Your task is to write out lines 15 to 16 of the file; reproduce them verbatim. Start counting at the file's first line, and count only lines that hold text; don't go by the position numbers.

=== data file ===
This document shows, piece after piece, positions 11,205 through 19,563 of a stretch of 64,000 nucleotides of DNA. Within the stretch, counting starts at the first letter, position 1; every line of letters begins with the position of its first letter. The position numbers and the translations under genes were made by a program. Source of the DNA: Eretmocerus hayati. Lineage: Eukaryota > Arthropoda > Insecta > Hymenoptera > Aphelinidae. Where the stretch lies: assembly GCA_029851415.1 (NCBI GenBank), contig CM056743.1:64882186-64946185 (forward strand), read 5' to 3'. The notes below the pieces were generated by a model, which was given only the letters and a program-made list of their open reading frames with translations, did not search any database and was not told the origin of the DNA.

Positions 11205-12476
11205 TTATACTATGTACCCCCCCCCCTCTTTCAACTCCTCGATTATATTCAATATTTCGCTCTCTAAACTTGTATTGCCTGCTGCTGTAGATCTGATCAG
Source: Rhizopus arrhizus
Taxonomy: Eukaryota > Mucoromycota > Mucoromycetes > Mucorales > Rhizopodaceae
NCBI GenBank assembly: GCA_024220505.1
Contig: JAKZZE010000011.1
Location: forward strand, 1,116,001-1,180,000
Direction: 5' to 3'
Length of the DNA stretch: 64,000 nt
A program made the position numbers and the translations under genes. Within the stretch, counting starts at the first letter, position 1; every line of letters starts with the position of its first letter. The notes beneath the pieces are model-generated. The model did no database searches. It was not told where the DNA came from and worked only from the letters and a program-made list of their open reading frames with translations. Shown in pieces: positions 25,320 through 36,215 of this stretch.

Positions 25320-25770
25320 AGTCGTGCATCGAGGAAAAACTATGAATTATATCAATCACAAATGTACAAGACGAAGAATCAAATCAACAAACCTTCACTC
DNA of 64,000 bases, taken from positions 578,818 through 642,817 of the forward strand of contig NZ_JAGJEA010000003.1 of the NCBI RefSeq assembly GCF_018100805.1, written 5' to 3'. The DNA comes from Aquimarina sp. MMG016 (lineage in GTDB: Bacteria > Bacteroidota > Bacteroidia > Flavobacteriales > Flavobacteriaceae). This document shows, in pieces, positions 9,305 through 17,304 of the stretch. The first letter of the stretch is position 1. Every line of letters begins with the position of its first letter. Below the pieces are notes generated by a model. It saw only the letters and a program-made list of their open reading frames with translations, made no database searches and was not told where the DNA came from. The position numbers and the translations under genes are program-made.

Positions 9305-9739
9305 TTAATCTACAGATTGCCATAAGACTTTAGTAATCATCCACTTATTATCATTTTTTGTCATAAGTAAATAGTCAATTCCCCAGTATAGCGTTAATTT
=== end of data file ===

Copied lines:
Positions 9305-9739
9305 TTAATCTACAGATTGCCATAAGACTTTAGTAATCATCCACTTATTATCATTTTTTGTCATAAGTAAATAGTCAATTCCCCAGTATAGCGTTAATTT